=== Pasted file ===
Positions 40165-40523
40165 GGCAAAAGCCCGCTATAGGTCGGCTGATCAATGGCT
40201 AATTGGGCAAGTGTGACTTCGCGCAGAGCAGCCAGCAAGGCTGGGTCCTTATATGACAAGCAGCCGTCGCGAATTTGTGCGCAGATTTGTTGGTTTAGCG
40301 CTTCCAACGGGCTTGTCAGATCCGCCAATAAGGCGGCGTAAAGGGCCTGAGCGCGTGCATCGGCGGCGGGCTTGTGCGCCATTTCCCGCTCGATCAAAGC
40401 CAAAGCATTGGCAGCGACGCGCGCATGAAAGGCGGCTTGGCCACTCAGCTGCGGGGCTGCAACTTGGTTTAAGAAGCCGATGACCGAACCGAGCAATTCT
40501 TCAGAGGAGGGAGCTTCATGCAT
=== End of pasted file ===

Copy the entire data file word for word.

Positions 40165-40523
40165 GGCAAAAGCCCGCTATAGGTCGGCTGATCAATGGCT
40201 AATTGGGCAAGTGTGACTTCGCGCAGAGCAGCCAGCAAGGCTGGGTCCTTATATGACAAGCAGCCGTCGCGAATTTGTGCGCAGATTTGTTGGTTTAGCG
40301 CTTCCAACGGGCTTGTCAGATCCGCCAATAAGGCGGCGTAAAGGGCCTGAGCGCGTGCATCGGCGGCGGGCTTGTGCGCCATTTCCCGCTCGATCAAAGC
40401 CAAAGCATTGGCAGCGACGCGCGCATGAAAGGCGGCTTGGCCACTCAGCTGCGGGGCTGCAACTTGGTTTAAGAAGCCGATGACCGAACCGAGCAATTCT
40501 TCAGAGGAGGGAGCTTCATGCAT